Exploring Ruby Beach on the Olympic Peninsula | Photo Album

Lily Raabe @lilyraabeOctober 2018 · 3 min read · United States · #adventure

The Olympic Peninsula is my favorite place on earth. And nothing is quite as sweet as spending a beautiful day on a remote beach with my love.


This summer, @ukuleletutorials and I packed up the car and headed to Ruby Beach on the southwestern part of the Peninsula. We snagged a campspot at Bogachiel State Park as a basecamp, and enjoyed a sunny day exploring the rugged coastline.


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Our camp spot was directly on the river - this was the view about 30 feet from the tent!

I spent quite a few hours exploring this river and searching through the lovely, smooth rocks for a few special stones to take home as mementos. Not pictured in this post - when we arrived at camp the night before it was pouring rain - and we learned how to cook pizza, in cast iron, over a campfire, in a legitimate monsoon.


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Approaching Ruby Beach is incredible, especially when the deep undergrowth gives way to this view!

In total, you can hike a 6.0 mile round trip trek on this trail. If you knew how to manage tidal charts, you could easily go farther and connect to other beach routes up and down the coastline. Regardless of when you go, it’s a great idea to know when the tide is coming in (you don’t want to be stuck!) - and you’ll have better tide pool viewing when the water is low. Here is a link to WA State Tide Tables to keep you safe should you go!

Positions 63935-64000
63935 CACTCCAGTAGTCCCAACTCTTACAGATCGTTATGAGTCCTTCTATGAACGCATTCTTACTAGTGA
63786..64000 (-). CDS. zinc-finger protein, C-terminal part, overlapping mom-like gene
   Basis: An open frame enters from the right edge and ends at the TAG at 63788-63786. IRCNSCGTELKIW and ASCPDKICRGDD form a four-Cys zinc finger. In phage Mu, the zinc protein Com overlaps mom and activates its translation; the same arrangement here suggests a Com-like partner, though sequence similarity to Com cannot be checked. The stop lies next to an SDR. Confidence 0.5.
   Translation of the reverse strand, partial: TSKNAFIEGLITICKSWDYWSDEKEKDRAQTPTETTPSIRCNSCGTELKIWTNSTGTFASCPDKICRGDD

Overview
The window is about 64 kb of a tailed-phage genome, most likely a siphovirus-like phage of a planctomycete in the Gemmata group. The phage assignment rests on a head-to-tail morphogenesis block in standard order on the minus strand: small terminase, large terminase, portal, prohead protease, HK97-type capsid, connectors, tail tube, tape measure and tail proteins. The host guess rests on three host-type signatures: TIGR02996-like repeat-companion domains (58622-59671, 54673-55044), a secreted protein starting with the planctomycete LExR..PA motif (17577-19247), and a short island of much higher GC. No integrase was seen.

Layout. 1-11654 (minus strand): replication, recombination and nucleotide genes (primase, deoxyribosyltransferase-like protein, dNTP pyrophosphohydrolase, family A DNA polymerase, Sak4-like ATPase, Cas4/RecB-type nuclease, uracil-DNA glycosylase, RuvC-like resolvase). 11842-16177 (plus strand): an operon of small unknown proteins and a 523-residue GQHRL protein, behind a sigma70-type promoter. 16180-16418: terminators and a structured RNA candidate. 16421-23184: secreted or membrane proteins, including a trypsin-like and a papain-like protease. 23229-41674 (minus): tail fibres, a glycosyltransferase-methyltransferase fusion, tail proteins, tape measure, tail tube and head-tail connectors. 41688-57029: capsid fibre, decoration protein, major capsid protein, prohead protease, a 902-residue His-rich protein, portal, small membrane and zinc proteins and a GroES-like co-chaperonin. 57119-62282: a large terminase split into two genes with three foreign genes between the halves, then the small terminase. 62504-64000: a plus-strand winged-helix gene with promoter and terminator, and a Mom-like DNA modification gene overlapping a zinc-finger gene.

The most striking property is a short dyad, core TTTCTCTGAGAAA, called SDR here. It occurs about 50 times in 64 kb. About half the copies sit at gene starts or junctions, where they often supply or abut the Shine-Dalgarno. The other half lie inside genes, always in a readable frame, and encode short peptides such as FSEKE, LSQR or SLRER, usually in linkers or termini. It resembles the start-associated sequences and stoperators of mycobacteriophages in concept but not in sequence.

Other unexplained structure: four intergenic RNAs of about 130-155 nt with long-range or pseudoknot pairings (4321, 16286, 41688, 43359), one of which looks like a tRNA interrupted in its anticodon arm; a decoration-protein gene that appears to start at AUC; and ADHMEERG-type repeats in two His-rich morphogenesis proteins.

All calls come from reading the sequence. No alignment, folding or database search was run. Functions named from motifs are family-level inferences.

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Snapping some shots on the driftwood!

I’ve never seen better driftwood than in the Puget Sound. Huge logs, and incredible wooden sculptures wash up on shore and collect in gigantic piles. Walking through the driftwood gardens is one of the best parts of these hikes.


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We went at low tide, so we were able to get up close to seastacks and tidal pools!

I love the cool tones and colors of the sand and water.


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I’m honestly not sure what causes it, but we came across several stretches of beach with fascinating shapes in the sand.

I assume this has something to do with how current in the water adapt as the tide goes out? If you know what causes this please leave a comment, I’d love to know!


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More sand, more vista!

This adventure was nothing but beautiful scenery, and incredible combinations of natural texture.


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Here a splash of bright seaweed in a receding pool.


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Pictures don’t really show these stacks off properly!

These stacks were easily 20-feet tall, and those we wandered past ranged anywhere from 10-50 feet tall (with some exceptionally large formations as well!).


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Here a shot down the beach, you can definitely see the scale of some of the rocks here!


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All good hikes come with music.

After exploring, we settled in for a picnic and uke tunes on the beach.


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And here I’ll leave you, with this shot up the river...

I am consistently thankful that I get to live in this part of the world, and explore it with one of the best adventure partners I know.


What were the best hikes you went on this summer? I’d love to know. <3


Check out more of my work @lilyraabe and below:
A Summer’s Worth of Adventures | Photo Album
Offering an Explanation
How I Got Here: a poem about existence


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All photos shot by me on my iPhone 8


Thanks for stopping by!
BIG LOVE, Lily


Topics: ADVENTURELANDSCAPEPHOTOGRAPHYNATURE

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